Healthy Eating Guidlines

Increasing concern is being expressed at a national level about the foods our children eat, especially in relation to the increasing levels of obesity in young children.  Mengham Junior School wishes to promote healthy eating patterns out of a desire to improve children’s health but also as an aid to the improvement of learning, as clear links have been established between children’s eating habits and their ability to learn. For more information, use the Children's food trust website

Childrens Food Trust or try our link to HC3S

Providing a healthy eating environment

  • The school will provide a clean, sociable environment, indoors and out, for the children to eat their lunch.
  • All children are required to sit down at a table for at least 10 minutes in order to have a drink and eat their lunch.  Lunch time supervisory staff will note any children who cause concern. Parents will be contacted in these circumstances.
  • The children are expected to leave the area where they have eaten their lunch in a clean and tidy condition.

Contents of meals provided by the school

Nutritional standards came into effect as of September 2008. All food served by Hampshire Caterers HC3S at break time and lunch time meet these standards.

The contents of children’s lunch boxes

There are currently no government regulations for the contents of pupils’ lunch boxes. However, following the introduction of the regulations for the content of school meals, the British Nutrition Foundation produced a set of guidelines recommending what should be included in children’s lunch boxes to provide them with a healthy meal. 

  • A good portion of starchy food e.g. wholegrain bap, thick slice of wholemeal bread, sesame pitta pocket, plain crackers, pasta or rice salad.
  • Plenty of fruit and vegetables e.g. an apple, satsuma, handful of cherry tomatoes or carrot sticks, mini can of fruit chunks (preferably decanted into a plastic container), small box of raisins.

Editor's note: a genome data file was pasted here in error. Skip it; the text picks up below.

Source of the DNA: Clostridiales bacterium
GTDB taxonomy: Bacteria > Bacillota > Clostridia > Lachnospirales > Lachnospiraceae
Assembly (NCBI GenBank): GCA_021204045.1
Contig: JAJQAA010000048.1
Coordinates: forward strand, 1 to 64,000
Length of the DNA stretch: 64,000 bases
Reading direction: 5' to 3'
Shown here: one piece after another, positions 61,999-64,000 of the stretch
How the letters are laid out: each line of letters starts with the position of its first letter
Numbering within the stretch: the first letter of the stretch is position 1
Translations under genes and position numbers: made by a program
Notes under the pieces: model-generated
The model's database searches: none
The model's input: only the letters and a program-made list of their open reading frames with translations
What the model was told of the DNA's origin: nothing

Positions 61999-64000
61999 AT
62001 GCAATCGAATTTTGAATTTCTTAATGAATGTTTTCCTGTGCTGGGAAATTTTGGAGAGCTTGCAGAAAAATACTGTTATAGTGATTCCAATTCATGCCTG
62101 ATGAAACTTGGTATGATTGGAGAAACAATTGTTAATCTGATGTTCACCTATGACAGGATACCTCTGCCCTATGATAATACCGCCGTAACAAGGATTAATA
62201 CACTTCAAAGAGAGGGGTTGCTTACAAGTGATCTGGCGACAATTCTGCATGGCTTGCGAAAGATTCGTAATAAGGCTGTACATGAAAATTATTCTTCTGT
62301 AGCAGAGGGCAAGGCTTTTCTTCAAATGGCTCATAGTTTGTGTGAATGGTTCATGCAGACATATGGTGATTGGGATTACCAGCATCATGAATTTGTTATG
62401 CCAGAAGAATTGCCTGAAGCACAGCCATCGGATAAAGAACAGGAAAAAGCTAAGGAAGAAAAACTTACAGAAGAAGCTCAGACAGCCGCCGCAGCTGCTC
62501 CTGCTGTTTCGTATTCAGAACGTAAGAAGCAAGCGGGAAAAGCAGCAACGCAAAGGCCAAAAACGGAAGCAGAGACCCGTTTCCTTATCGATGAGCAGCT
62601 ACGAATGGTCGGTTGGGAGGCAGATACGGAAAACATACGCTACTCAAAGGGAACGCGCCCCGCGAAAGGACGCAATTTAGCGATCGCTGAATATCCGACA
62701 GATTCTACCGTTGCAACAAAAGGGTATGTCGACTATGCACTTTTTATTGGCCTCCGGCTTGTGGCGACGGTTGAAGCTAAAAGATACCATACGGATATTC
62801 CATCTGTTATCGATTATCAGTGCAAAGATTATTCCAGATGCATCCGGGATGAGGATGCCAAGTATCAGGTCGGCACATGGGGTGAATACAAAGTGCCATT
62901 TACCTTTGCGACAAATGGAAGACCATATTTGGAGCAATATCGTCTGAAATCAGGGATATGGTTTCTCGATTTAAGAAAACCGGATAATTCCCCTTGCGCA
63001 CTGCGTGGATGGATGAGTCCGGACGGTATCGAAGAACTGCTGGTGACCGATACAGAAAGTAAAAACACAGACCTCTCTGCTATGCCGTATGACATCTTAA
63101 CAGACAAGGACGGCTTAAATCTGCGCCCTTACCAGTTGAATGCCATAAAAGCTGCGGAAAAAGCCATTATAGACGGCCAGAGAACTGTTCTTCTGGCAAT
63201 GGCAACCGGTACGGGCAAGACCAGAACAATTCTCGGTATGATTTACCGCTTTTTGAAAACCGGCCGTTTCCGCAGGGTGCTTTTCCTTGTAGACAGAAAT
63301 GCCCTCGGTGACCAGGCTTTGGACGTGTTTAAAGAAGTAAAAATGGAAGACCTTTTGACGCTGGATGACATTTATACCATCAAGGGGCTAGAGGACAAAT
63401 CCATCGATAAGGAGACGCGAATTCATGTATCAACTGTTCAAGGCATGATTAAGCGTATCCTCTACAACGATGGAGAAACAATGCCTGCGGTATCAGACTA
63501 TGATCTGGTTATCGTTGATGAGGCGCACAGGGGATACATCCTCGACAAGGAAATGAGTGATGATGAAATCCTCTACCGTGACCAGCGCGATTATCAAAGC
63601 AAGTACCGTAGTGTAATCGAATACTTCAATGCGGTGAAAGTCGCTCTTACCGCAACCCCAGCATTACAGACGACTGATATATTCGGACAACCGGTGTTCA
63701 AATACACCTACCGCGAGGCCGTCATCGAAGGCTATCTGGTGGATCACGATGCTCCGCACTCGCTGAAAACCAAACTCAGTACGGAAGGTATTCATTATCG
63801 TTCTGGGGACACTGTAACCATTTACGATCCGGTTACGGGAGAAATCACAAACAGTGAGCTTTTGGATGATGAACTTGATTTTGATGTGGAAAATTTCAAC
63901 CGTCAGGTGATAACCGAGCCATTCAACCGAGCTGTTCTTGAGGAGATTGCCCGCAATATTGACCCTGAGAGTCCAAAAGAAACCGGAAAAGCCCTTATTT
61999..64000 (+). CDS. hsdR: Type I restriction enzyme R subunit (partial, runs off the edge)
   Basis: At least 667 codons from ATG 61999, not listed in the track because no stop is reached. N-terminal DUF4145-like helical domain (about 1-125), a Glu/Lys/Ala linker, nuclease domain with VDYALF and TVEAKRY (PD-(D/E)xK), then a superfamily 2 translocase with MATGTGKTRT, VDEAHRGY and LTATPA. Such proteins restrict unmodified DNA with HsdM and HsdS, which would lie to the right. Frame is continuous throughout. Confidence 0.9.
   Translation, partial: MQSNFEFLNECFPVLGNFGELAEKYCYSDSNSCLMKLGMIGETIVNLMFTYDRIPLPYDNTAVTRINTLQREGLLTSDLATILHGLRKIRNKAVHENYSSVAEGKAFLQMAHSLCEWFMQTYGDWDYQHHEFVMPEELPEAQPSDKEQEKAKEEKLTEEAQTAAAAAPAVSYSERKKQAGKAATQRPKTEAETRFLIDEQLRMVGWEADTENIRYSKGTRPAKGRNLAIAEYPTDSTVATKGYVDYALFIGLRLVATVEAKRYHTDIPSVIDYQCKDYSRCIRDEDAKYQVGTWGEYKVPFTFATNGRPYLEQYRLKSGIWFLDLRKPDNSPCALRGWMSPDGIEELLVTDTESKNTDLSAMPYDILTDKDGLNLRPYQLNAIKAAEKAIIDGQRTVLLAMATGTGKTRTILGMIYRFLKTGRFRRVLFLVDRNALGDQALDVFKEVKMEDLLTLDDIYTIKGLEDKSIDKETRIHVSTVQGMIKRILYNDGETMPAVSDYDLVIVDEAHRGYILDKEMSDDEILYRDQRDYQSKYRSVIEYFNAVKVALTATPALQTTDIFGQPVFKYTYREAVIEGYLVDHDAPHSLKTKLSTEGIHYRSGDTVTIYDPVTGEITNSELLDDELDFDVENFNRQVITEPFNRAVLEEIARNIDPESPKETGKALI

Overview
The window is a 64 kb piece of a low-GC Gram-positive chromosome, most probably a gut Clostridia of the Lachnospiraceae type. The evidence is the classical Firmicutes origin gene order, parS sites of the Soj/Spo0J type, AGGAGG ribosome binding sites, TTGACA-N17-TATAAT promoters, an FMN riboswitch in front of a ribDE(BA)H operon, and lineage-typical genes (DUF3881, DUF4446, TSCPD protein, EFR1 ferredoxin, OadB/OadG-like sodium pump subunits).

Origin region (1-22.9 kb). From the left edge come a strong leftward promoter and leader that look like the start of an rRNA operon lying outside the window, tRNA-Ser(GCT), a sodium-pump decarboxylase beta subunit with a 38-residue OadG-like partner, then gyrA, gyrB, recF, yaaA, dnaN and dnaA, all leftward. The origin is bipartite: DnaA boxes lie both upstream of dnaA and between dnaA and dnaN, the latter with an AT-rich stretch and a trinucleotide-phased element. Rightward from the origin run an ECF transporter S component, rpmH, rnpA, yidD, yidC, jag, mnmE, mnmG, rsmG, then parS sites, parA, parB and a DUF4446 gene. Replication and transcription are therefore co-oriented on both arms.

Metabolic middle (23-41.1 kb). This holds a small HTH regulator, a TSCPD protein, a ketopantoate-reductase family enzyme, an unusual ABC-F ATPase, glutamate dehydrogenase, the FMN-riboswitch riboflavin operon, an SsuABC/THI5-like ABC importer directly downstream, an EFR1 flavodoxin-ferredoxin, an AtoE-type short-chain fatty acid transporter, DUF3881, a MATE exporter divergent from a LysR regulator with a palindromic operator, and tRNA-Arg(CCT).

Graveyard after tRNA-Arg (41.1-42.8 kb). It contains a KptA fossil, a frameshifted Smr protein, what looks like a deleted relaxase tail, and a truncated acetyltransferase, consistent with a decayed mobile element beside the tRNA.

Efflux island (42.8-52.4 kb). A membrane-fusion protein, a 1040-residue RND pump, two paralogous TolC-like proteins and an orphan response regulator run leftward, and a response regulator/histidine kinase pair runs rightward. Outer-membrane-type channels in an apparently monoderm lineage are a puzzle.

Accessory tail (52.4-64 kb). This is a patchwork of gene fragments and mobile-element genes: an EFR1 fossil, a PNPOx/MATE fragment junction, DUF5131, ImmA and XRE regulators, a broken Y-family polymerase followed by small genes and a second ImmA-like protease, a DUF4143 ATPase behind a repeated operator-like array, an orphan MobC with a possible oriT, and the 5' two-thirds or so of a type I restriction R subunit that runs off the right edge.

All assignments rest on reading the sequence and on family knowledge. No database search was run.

• A portion of milk or dairy food e.g. individual cheese portion, pot of yoghurt.
  • A small portion of lean meat, fish or alternative e.g. 2 slices of ham, quorn, cheese, tuna, egg or hummous.
  • A drink e.g. a small carton of fruit juice, bottle of water.
  • One small packet of crisps, a fruit scone or a portion of malt loaf may also be included (in keeping with the Eatwell Plate model, which allows a small portion of sugary/fatty foods to be consumed each day).
In addition, the school requests parents not to include the following:
  • Sweets (including Winders).
  • Chocolate bars, doughnuts.
  • Foods containing nuts (some pupils in the school have a severe allergic reaction to any contact with nuts).
  • Fizzy/sugary drinks.

Contents of children’s snacks

The children are allowed to bring in snacks from home to be consumed during morning break. Drinks and snacks prepared by the school kitchen are also offered for sale at this time. In keeping with the Balance of Good Health Plate model, the school will offer only fruit, bread or low-sugar and low-fat biscuits for sale at break times.  The school recommends that parents follow the same model for snacks they send into school.

The curriculum and healthy eating

As part of the work they do for Science and for Personal, Development Learning (PDL), children will be taught about the components of a healthy diet and the importance of healthy eating both now and in the future.


Rewards for Good Mealtime Etiquette and Good Behaviour

To encourage good behaviour and good mealtime etiquette, a group of children are invited each week to sit at a special “Top Table” in the dining hall.  In addition, “leaves” are given each day to children by lunchtime supervisors and celebrated in assembly.

Clicking on the link will produce the Healthly Eating Guidelines